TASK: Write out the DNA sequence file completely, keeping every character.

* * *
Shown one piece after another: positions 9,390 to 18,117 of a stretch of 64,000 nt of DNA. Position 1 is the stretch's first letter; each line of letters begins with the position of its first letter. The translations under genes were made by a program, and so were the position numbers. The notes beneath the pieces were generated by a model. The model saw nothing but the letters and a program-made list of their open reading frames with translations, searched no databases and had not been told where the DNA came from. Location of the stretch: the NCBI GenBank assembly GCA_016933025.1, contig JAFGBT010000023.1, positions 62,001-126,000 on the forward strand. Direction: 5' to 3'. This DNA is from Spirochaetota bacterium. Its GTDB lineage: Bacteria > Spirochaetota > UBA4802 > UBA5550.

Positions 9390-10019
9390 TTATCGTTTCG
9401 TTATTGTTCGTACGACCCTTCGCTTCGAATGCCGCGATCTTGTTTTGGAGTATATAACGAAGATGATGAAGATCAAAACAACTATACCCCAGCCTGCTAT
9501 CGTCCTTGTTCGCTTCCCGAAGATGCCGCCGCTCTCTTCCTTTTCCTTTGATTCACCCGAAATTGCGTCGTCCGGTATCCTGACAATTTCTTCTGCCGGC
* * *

Shown one piece after another: positions 9,390 to 18,117 of a stretch of 64,000 nt of DNA. Position 1 is the stretch's first letter; each line of letters begins with the position of its first letter. The translations under genes were made by a program, and so were the position numbers. The notes beneath the pieces were generated by a model. The model saw nothing but the letters and a program-made list of their open reading frames with translations, searched no databases and had not been told where the DNA came from. Location of the stretch: the NCBI GenBank assembly GCA_016933025.1, contig JAFGBT010000023.1, positions 62,001-126,000 on the forward strand. Direction: 5' to 3'. This DNA is from Spirochaetota bacterium. Its GTDB lineage: Bacteria > Spirochaetota > UBA4802 > UBA5550.

Positions 9390-10019
9390 TTATCGTTTCG
9401 TTATTGTTCGTACGACCCTTCGCTTCGAATGCCGCGATCTTGTTTTGGAGTATATAACGAAGATGATGAAGATCAAAACAACTATACCCCAGCCTGCTAT
9501 CGTCCTTGTTCGCTTCCCGAAGATGCCGCCGCTCTCTTCCTTTTCCTTTGATTCACCCGAAATTGCGTCGTCCGGTATCCTGACAATTTCTTCTGCCGGC